The Georgetown Farmers Market Association unites more than 50 growers from 11 nearby counties to treat shoppers to a bounty of wholesome produce, free-range eggs, artisanal breads, and canned goods. Not only does the bumper crop of fresh greens, fruits, and veggies keep clients eating healthily, but it also connects consumers to their surrounding land and agriculture industry. While perusing bushels of onions, tomatoes, peppers, and melons, visitors can mingle with local farmers to shake the very hands that harvest the crops and learn the secret fifth verse of the Green Acres theme song.
Designed by 1992 Masters Golf Tournament champion Fred Couples, the course at Twin Creeks Country Club drapes over 195 acres of Texas Hill Country framed by rocky outcroppings and natural hazards. Players traverse the course’s 7,033 yards along a pristine bermuda grass path from tee to green, though many gleaming white-sand bunkers may interrupt a string of stellar lies with tricky up-and-downs or inspire the sudden desire for players to fill their hourglasses with extra time. The club’s eponymous creeks wind the length of the course in a slithery tango—entering play on 13 of the holes—and ravines filled with century-old oak and pecan trees present still more snares. Players can check the club’s course-conditions page prior to a round for an idea of the day’s crowds, weather, and pin positions, which change each day of the week except Monday, when the course is closed.
Twin Creeks Country Club also boasts a 15,000-square-foot clubhouse complete with an upscale restaurant, bar and lounge, locker rooms, and pro shop. Outdoors, 10,000 square feet of earth play host to myriad events, and a covered area shelters diners from torrential golf balls.
Course at a Glance:
The successive pinging of golf balls as they speed toward distant targets at Cedar Park Driving Range is a welcoming sound to visiting golfers, almost therapeutic. The expansive facility boasts 12 grass hitting bays for players who prefer a natural feel as well as 18 shaded stations with mat hitting bays, 10 of which cool down hardworking golfers and parched sand wedges with a water-misting system. Four circular targets—positioned at distances of 25, 50, 75, and 100 yards—help players dial in approach shots, while five distance markers—stationed at 50-yard intervals from 100 to 300 yards—help golfers gauge how far their golf-ball trebuchet is capable of sending a ball. Cedar Park Driving Range also has more than 100 clubs that they rent out free of charge.
After rolling out the green carpet as a 9-hole facility in 1971, Lago Vista has expanded into an 18-hole, par 72 championship course that stretches across a peninsula on the north shore of Lake Travis. Undulating fairways and vibrant flora guide players through the course's 6,500 yards of challenges, and a practice facility helps hone swings with three tiers of natural, Botox-free hitting surfaces.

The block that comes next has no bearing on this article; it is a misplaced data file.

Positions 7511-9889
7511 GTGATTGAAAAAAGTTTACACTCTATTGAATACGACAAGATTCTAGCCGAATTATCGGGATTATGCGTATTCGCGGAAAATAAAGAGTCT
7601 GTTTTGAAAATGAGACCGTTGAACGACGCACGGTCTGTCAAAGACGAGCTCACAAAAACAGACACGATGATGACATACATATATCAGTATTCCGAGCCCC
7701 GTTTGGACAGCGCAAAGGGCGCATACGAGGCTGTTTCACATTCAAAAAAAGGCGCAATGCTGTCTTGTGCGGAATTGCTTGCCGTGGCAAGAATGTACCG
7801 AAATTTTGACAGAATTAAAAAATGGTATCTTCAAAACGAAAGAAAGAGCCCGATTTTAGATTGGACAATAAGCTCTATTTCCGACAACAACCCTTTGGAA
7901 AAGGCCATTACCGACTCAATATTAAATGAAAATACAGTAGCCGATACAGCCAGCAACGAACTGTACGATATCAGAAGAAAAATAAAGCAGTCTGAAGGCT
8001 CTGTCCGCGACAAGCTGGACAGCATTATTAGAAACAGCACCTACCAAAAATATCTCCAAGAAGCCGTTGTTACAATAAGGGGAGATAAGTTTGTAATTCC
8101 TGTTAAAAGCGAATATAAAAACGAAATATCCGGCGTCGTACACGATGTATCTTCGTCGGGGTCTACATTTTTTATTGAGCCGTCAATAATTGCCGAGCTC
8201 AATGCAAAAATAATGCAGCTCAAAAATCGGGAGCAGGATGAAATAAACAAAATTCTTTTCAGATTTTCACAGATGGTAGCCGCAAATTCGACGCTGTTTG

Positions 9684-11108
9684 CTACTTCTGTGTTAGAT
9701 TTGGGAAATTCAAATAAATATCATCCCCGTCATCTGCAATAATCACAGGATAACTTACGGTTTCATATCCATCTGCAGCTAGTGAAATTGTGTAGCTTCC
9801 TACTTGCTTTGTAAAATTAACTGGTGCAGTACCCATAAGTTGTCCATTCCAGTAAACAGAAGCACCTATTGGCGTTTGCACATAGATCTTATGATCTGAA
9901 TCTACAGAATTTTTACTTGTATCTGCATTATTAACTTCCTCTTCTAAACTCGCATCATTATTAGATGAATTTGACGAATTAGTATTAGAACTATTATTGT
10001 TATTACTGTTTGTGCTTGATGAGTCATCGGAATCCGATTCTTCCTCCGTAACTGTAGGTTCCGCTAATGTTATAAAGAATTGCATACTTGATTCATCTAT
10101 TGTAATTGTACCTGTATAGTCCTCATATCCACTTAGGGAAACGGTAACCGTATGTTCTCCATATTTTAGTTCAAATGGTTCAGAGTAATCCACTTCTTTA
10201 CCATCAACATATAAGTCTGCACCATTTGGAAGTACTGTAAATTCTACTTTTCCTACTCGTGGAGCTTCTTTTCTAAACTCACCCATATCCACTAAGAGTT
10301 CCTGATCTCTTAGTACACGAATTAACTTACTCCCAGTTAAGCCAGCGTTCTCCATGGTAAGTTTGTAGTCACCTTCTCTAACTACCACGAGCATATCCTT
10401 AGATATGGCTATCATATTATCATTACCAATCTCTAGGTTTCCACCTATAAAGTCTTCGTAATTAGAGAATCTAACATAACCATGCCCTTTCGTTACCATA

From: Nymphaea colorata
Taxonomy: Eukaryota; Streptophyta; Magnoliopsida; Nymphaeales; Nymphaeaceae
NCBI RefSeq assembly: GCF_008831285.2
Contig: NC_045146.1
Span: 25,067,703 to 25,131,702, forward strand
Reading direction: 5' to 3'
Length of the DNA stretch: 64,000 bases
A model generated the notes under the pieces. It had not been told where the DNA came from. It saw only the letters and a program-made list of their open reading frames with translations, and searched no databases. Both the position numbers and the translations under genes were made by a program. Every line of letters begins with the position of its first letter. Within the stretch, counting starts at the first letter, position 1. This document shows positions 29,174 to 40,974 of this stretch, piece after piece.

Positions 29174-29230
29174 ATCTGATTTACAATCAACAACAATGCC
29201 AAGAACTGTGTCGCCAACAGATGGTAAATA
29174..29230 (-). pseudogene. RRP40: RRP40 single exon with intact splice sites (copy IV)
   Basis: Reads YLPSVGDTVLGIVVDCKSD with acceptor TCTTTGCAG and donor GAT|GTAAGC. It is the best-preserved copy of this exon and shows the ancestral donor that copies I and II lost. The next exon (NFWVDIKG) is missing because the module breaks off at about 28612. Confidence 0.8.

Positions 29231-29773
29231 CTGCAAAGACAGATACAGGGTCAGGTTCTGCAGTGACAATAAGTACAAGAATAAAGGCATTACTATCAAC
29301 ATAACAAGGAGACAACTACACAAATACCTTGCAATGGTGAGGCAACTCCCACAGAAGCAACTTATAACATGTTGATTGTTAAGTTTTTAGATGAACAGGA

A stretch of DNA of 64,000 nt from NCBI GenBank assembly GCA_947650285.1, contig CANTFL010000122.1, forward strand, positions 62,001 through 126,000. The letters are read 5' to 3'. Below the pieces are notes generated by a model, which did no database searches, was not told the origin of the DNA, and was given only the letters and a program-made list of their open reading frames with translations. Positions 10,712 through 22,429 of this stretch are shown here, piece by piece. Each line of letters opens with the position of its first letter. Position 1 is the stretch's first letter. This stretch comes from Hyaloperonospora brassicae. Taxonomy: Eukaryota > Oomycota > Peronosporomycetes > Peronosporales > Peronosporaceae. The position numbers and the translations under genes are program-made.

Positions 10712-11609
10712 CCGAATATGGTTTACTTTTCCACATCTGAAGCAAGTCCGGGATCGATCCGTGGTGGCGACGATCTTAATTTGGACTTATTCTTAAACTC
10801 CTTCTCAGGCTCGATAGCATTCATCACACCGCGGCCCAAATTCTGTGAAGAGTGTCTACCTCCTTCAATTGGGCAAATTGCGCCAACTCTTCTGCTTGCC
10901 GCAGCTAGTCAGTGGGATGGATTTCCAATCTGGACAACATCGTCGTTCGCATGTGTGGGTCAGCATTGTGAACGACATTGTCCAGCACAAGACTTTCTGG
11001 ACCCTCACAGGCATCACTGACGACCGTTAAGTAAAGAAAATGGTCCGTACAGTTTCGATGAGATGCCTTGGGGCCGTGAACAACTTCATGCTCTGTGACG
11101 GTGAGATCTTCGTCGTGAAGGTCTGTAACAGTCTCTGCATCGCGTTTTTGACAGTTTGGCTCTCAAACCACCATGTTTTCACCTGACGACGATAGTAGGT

As the younger of the two courses, Highland Lakes flaunts a collection of sloping tifdwarf greens, complete with regular elevation changes that require golfers to make deft club selections throughout. On hole five, a tight dogleg lures balls toward a downhill fairway sheathed in the shadows of towering oaks as outcrops flanking both sides invite shots into their rocky heaps.
Lago Vista Course at a Glance
Highland Lakes Course at a Glance
Designed by three-time Masters champion Jimmy Demaret, Point Venture Golf Club's nine-hole course cleaves through thickets of cedar trees along the north shore of Lake Travis. Although narrow fairways and small greens offer a challenge to advanced golfers, novice players can swing freely as the course is free of water hazards, bunkers, and wormholes disguised as divots. A relatively short course, Point Venture’s display of sharp doglegs frequently forces players to take shorter clubs to the tee box, effectively lengthening the course. Conversely, the winding fairways may tempt golfers to go for the high-risk, high-reward play of unsheathing their drivers at the tee, flying the corner, and setting up a short approach to the green.
Golfers can warm up their swings with a stint at the club's driving range or plan their attack by taking a digital course tour. Point Venture Golf Club also features a golf store and a floating restaurant for after-hole meals and experimenting with golf tees as toothpicks.
The soft jingling of wind chimes rolls across Magic Greens’s 2.5-acre facility, creating a tranquil space as clients lope across a miniature-golf course lined with handcrafted cedar structures, towering oaks, and native wildflowers. Owners Carole and James George added the serene touches to capitalize on the surrounding area's natural landscape, developing a scenic course that eschews the plastic statuettes and gimmicks of typical mini-golf courses in favor of a more authentic, clown-proof space. Alongside the challenging course rest four bocce-ball courts, ample space for casual washers games, vine-covered gazebos, two waterfalls, and a cedar pavilion where guests can enjoy food and nougaty-center golf balls from the concession-stand.